The world may be in the grips of an economic crisis, but the market for toys was looking pretty recession-proof last week at the International Toy Fair.  Held annually at a huge convention center in New York City, the fair is by far the biggest toy industry show in the world, with more than 1,200 exhibitors showcasing more than 100,000 products.

One doesn't have to be a child to be dazzled by the sheer number and diversity of playthings that were on offer. The nearly 100,000 square meters of exhibition space at the Javits Convention Center were bursting with products from 90 countries - including, of course, China, where most of America's toys are manufactured.  

Carter Keithley, president of the Toy Industry Association, said much of lasts year's alarm about the safety of Chinese-made toys had subsided, and that while concerns have grown about the impact of the global financial crisis on business generally, the toy business has not been hurt as badly as many had feared.  

"We have long said that the toy industry is 'recession resistant,'" he explained. "People will sacrifice buying other things for their family before they will sacrifice buying toys for their children, and that certainly has turned out to be true."   

Many manufacturers were touting more affordable toys this year, including some that actually seem attuned to the crisis in the economy, such as Payday, an educational game by Winning Moves that actually teaches children about how the financial system works. One of Parker Brothers' classic Monopoly games now has electronic banking.

"Because kids see adults using that swipe [ATM] card every time [and want to do it themselves]," said toy trends specialist Reyne Rice. 

Transfixed by electronics

As computer chips have become cheaper, electronic toys have become more affordable and more interesting. Mattel's Mindflex headset, for example, lets players use their brain's alpha waves to levitate a ball. HP's 3-D boombox projects tiny hologram-like dancers onto a miniature recessed stage.

One new toy that combines sophisticated digital technology with the old-fashioned crafts is Printies by Technosource. Ginny McCormack, the company's interactive specialist, said the product lets kids design their own stuffed toys online and turn them into their own 3-D plush toys at home.

Old favorites still captivate

While girls tend to treat their Printies delicately, as art projects, they have been snuggling up to Madeline for years. She is an independently minded, red-haired French girl who was first featured in Ludwig Bemelman's children's stories 70 years ago.

"For all girls, she is a lifelong childhood memory," said vendor Jennifer Eckhardt, as she arranged Madeline the rag doll's teacups for a "guest" in the "café" booth her firm set up next door. "I remember the first time my mother started reading that book to me. It's kind of a dream fantasy of every little girl to be able to wander around Paris just as Madeline did."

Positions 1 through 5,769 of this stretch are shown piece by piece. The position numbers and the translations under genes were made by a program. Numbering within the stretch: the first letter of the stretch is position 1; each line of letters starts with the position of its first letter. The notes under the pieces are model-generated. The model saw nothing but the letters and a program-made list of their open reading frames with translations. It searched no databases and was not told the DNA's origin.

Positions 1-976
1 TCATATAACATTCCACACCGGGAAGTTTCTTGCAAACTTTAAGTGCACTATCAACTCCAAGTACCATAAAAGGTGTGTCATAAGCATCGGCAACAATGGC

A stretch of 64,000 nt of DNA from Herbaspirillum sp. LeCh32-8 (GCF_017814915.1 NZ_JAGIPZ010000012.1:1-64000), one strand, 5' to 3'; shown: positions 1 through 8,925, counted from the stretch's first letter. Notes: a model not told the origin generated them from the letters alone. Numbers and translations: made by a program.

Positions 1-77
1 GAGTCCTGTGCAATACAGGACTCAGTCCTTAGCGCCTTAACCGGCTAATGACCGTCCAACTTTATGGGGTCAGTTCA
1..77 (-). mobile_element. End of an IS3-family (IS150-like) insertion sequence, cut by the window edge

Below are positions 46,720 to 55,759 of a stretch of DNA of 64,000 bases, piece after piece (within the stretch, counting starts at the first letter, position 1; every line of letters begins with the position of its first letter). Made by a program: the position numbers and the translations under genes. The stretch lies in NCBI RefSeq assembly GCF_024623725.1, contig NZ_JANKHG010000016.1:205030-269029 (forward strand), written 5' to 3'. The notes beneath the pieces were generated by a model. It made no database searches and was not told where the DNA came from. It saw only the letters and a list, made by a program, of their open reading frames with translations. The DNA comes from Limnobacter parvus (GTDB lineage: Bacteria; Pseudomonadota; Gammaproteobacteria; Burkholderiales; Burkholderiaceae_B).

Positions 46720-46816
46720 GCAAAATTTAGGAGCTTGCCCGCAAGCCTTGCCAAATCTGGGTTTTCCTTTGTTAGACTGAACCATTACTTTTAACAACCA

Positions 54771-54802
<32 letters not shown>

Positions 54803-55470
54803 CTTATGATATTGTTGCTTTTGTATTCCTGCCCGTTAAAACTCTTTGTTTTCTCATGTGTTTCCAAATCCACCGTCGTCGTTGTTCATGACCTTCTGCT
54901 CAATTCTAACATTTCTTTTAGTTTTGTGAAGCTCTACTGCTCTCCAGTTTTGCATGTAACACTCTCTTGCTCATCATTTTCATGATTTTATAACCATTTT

Scientific toys that are fun - and educational

Science and discovery toys continue to be a major trend in 2009. Stephanie McQuillan of Thames and Kosmos demonstrated her company's Power House kit. It's a miniature home that teaches kids 10 years old and older about renewable energy and environmentally sustainable living.

"You can build a wind turbine. You can create electricity using a lemon," said McQuillan. "The manual is set up in a way where two kids are stranded on an island, and they have to figure out what they are going to do in order to survive. They are creating a greenhouse. They are baking a baked potato using power from the sun. It's cool!"  

Just meters away, Elizabeth Romney at the Amazing Toys booth was playing with Insta-Snow, a powdery science toy that's both cool in the sense of "fun" and cool in the sense of "cold."

"It's a super-absorbent polymer that instantly absorbs 100 times its weight in water," said Romney. "We call it the thirstiest stuff on earth, because it absorbs so much water that it's great for making snow, fake snow."

Romney then asked a reluctant reporter to hold out his hand and allow her to pour some of the non-toxic powder into his palm. Sure enough, when water is added, the Insta-Snow expands like a time-lapse photograph of accumulating white snow.

"It's actually warm snow in your hand, because there's a chemical reaction going on," explained Romney, "but after a minute, it will turn very cold because the water is evaporating out."

For budding artists

Those who wished to balance all the science toys with a little art could easily do so at the Schoenhut Toy Piano company booth, where Len Trinca, the company president, was somewhat artlessly doing his best to bang out "Twinkle Twinkle Little Star."

Thankfully, Trinca was soon replaced by New York musician Margaret Leng Tan playing Beethoven's "Moonlight Sonata." Tan loves the Schoenhut toy pianos and has been performing on them for years. 

This is New York after all, where even the play can get pretty serious.